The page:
Some background:  Hayden is 13, but developmentally he operates somewhere between 2-4years of age (4 maybe stretching it, but hey, I'm entitled to a mother's optimism while wearing my rose-colored-glasses!!).  We currently receive 18 hours of respite/month (which we had to formally petition for last year) for which we are VERY grateful.  We are a homeschooling family and do not access therapeutic supports and services through the school system.  There are MAJOR safety concerns and issues with Hayden including him leaving the house (remember him escaping from our house when we lived dangerously close to Pac Coast Hwy???) and regularly turning on the hot water in the kitchen and bathroom sinks (his nerve receptors don't seem to alert him when his hands are under the steaming hot stream of water), which means line-of-sight-care.  Which means someone MUST be with him at ALL times.  Which means if I need to use the bathroom, I do it BEFORE I make his breakfast/lunch so WHEN (not if, when) he gets up in the middle of his meal to turn on the hot water (which he does compulsively), I'm right there to redirect him.

Okay, so from last year's IFSP to this year's, there weren't a whole lot of major changes in Hayden's life that would affect us accessing services (what services???) and supports (nonexistant so far) from HRC, but I really tried to emphasize from the get-go the safety part of our life and Hayden's inability to respond to stimuli, to our directions (often-not always).  So we start the meeting by going over the first couple of sections and my husband tries to ask our case mgr what can be done to help US bridge the gap between what a typical 13 year old behaves like/is capable of understanding, etc.....and what we go through with Hayden on a daily basis.  And the case worker says, "Can you be more specific?"...."Well", my husband adds, "We don't know exactly what to ask for, but we know we need help".....and the case worker says, "Can you be more specific?".  At this point my husband's face (natural red headed complexion-used to have bright red hair back in the day) goes completely beet red.  Danger Will!  Danger Will!!  Get the husband out of the room before we need a HAZMAT crew in here!!"  My husband tries to explain himself and then she talks OVER him and tells us how HRC can't provide any services whatsoever (good to know---can we just cut to the chase and ask for more respite hours now??), but that she could send us information on classes they have there at HRC (classes? first I've heard of any of that).  She tells us ALL about the "Y" and their various community programs but then when I suggest that we probably can't afford the membership she says, "Oh well, we can't pay for that".  At this point I should say I'm totally cool with that....I'm not expecting HRC to pay for the Y,  or therapeutic horseback riding, music therapy, or camps, or traditional therapies, or anything really.......we just want to KNOW what's out there (In the two plus years w/ HRC we've received NO information about ANYTHING).  About that time I said, we just heard about something yesterday called "The Friendship Circle"......have you heard of that??" I ask her.  "Oh yes", she replies, "Some parents find that organization really helpful, others not so much".  "Well, I just found out about this yesterday, quite by accident and we're kind of interested in that", I added, hoping that at this point she'll actually TAKE THE BAIT and explain a LITTLE about what this group does here in the South Bay.  She told us she thought it was in Redondo Beach.  End of conversation.  What more could we possibly want to know??  At this point my husband's head IS going to explode, so he excuses himself to the bathroom......or the nearest bar, I don't know.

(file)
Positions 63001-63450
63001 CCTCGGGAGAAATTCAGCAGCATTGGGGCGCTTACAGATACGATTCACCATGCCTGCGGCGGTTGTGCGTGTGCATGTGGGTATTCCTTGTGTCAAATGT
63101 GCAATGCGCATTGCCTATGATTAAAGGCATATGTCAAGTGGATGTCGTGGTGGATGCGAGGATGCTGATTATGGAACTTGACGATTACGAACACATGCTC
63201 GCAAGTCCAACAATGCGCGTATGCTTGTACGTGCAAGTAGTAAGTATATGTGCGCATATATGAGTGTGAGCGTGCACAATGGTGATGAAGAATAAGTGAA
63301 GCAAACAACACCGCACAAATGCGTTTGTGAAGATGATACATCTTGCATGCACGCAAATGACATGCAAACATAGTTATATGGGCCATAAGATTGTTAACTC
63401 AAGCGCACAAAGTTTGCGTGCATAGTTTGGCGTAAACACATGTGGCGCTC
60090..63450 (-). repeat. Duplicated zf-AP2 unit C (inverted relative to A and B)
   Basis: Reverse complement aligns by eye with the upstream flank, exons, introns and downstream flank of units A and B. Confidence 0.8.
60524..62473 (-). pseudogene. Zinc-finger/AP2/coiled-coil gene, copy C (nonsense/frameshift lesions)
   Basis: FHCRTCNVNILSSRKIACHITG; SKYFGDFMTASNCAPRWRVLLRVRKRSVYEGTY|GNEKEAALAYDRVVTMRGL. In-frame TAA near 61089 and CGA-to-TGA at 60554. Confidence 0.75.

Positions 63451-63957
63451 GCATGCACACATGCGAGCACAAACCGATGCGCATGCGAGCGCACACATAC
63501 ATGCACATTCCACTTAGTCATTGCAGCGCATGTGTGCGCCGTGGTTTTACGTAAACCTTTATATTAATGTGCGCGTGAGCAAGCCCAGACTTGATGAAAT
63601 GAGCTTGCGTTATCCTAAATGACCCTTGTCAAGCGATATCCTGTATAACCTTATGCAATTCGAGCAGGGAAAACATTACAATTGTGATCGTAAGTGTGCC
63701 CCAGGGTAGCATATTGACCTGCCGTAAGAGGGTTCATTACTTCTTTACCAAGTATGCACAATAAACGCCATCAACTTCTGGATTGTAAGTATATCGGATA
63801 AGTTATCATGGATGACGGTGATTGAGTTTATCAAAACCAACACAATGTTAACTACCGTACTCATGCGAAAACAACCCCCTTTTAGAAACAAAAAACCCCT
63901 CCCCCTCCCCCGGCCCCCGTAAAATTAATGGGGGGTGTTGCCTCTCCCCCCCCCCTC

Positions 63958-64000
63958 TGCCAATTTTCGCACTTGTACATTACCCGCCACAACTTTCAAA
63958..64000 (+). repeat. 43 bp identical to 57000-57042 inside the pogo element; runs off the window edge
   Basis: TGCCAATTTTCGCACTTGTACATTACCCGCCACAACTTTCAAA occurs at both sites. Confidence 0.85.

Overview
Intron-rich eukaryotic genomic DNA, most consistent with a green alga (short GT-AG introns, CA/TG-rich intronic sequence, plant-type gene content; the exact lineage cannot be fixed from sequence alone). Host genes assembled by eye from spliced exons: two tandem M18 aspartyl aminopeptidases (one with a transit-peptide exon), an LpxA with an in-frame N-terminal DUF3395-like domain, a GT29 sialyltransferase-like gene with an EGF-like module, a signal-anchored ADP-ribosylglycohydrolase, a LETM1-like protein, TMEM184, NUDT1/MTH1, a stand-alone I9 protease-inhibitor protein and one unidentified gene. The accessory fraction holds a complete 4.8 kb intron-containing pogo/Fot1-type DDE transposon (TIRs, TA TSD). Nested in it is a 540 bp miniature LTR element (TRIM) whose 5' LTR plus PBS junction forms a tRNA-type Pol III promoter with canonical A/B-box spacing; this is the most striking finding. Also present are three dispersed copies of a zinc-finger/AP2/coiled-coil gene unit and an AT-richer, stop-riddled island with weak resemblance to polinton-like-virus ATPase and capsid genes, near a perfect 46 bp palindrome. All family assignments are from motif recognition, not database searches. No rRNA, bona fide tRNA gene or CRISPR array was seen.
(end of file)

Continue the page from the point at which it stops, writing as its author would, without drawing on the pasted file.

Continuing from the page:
But here's the thing we DID get from HRC:  they can't offer any technical assistance (she did ask us AGAIN if we could be more specific), but we can take CLASSES on HOW to teach our 13 year old son HOW to brush his teeth, HOW to dress himself, HOW to feed himself, etc......  ARE YOU KIDDING ME???  There has GOT to be a  hidden camera in this room, I just KNOW it!!  (I take notes officiously and I'm sure she's thinking I really want to know more about these informative classes......really I'm taking notes so I don't forget these little nuggets for this rant).  She also told us how we can take classes on safety so we can teach HIM about safety issues.  Wow, if someone would have just taught me about safety and locks then maybe I could have explained it to Hayden and he wouldn't have walked out the front door of our house....TWICE!!!  At one point, I turned to this woman and said, "Please know that I am not in any way being sarcastic, but in our family, we call this P A R E N T I N G......this is kind of what we do EVERY SINGLE DAY".  I mean aside from reading, writing and arithmetic, we actually DO teach SELF HELP skills every single flippin' day!!!

Then she tells us about ADULT services for ya know when Hayden turns 18....in FIVE YEARS.  I'm ALL for planning ahead.  I WILL plan ahead, but TODAY we're talking about THIS year's IFSP.  Support for this family THIS year, thank you very much.